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The Norden is a documentary series made in 2014 first aired by Finland's national public broadcasting company YLE. It presents the Nordic welfare model from an outsider's perspective. The first episode looks at the Norwegian prison system. It captures so much of what's wrong with "tough" prisons like those in America and most importantly it shows a better alternative. It promotes a prison model based on rehabilitation, not revenge. You can watch it for free on archive.org:
Prison reform is a subject I'm very passionate about. It is an urgent moral necessity to address the pointless suffering that goes on in tough prisons. What's wrong with tough prisons? Simply put, tough prisons are based on falsehoods, disregard for historical data, incoherent philosophy, and confused ideas about human psychology. The term fractal wrongness is a perfect descriptor.
In The Norden documentary, retired prison warden James Conway of Attica State Prison in New York travels to 4 Nordic prisons to see how they operate. Now I don't want to pick on him in particular but I do want to use him as an example because he perfectly embodies everything wrong with American prisons. So for the rest of this post I'm going to take quotes from Mr. Conway in the documentary, explain what he gets wrong and why the US and other countries should immediately transition to Norwegian-style prisons.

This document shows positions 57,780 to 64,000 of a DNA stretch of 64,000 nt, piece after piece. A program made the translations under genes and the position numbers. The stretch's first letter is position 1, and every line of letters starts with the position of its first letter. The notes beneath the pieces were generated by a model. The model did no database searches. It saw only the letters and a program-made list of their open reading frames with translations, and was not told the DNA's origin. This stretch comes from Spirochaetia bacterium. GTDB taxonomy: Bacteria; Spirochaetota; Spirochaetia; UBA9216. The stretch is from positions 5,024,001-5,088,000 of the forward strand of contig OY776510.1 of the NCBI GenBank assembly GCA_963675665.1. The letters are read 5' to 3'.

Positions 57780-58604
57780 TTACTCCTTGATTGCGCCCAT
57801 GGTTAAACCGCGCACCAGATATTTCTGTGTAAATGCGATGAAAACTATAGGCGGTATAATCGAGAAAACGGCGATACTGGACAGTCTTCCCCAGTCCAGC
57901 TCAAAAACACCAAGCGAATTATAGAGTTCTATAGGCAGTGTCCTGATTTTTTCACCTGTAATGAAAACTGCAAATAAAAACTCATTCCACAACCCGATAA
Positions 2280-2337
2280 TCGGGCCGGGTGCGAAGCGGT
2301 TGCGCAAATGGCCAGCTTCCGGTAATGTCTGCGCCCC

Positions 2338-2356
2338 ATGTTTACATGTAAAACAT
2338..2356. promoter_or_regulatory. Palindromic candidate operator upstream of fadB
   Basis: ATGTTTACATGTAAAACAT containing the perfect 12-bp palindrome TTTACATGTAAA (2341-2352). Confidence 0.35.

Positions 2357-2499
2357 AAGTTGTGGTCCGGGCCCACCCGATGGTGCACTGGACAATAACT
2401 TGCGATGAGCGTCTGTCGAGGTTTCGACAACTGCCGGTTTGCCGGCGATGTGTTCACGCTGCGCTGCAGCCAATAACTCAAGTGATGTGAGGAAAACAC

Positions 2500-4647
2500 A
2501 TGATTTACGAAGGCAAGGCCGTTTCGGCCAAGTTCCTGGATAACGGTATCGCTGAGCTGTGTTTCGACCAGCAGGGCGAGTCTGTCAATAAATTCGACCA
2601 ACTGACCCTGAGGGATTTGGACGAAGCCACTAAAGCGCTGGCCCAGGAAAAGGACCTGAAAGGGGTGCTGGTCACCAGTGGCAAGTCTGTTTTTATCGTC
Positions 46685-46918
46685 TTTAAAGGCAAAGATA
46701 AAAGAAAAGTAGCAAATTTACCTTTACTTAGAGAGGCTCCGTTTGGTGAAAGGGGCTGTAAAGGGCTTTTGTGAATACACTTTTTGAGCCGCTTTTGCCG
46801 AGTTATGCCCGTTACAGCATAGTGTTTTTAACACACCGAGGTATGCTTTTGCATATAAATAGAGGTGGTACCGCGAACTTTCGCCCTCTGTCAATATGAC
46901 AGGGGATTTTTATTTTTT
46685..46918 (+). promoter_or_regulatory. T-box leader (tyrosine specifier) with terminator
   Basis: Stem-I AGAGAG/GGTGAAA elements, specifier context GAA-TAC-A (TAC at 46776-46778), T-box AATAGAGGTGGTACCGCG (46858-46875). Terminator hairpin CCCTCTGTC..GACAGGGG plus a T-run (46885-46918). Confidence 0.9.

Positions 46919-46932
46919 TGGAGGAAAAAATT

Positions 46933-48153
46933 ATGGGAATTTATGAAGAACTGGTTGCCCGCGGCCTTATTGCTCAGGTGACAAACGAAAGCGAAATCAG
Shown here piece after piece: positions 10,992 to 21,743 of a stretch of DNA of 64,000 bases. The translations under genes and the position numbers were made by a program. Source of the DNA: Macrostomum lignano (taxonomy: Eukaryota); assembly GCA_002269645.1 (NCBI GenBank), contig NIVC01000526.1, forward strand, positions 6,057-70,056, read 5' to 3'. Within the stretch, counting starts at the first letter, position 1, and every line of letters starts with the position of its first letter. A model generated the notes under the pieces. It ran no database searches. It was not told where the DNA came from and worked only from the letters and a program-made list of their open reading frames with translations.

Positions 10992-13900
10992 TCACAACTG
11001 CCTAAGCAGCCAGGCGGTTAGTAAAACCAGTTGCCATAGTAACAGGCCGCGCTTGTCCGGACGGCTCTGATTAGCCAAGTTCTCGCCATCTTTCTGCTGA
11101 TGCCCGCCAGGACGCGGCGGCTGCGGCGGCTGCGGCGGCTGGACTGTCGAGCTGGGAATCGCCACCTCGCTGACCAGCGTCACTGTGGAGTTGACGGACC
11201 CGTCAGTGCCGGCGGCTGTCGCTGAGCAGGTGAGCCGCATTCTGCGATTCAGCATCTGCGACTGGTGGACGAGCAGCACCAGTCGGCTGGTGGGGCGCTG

"New York State and the department of correctional services are not responsible for you being an inmate. And that means you put yourself here. Don't blame the department. Don't blame the staff. Don't blame the judge. Don't blame society. It was your actions that put yourself here...A lot of folks unfamiliar with prisons think that it's the prison's job to make sure this person comes out as a law-abiding citizen and those of us in prison realize that's not the case." -- James Conway
This quote is based on bad philosophy. Specifically it's based on the believe that people possess libertarian free will. I've already talked at length about how free will is incoherent. For someone to have free will and be ultimately responsible for their actions would be circular.
This bad philosophy regarding free will is related to confusion about the self. For example, in a sense there's not really such a thing as a chair. There are legs, a seat and armrests and when they are put together a certain way in space and used for sitting, we call the result a "chair". But if you only stand on it to reach high places it might be a "step stool". Point being "chair" and "stool" are mere nouns. They aren't the real thing because reality isn't words. The same is true of the nouns "I", "self", "ego" and "person".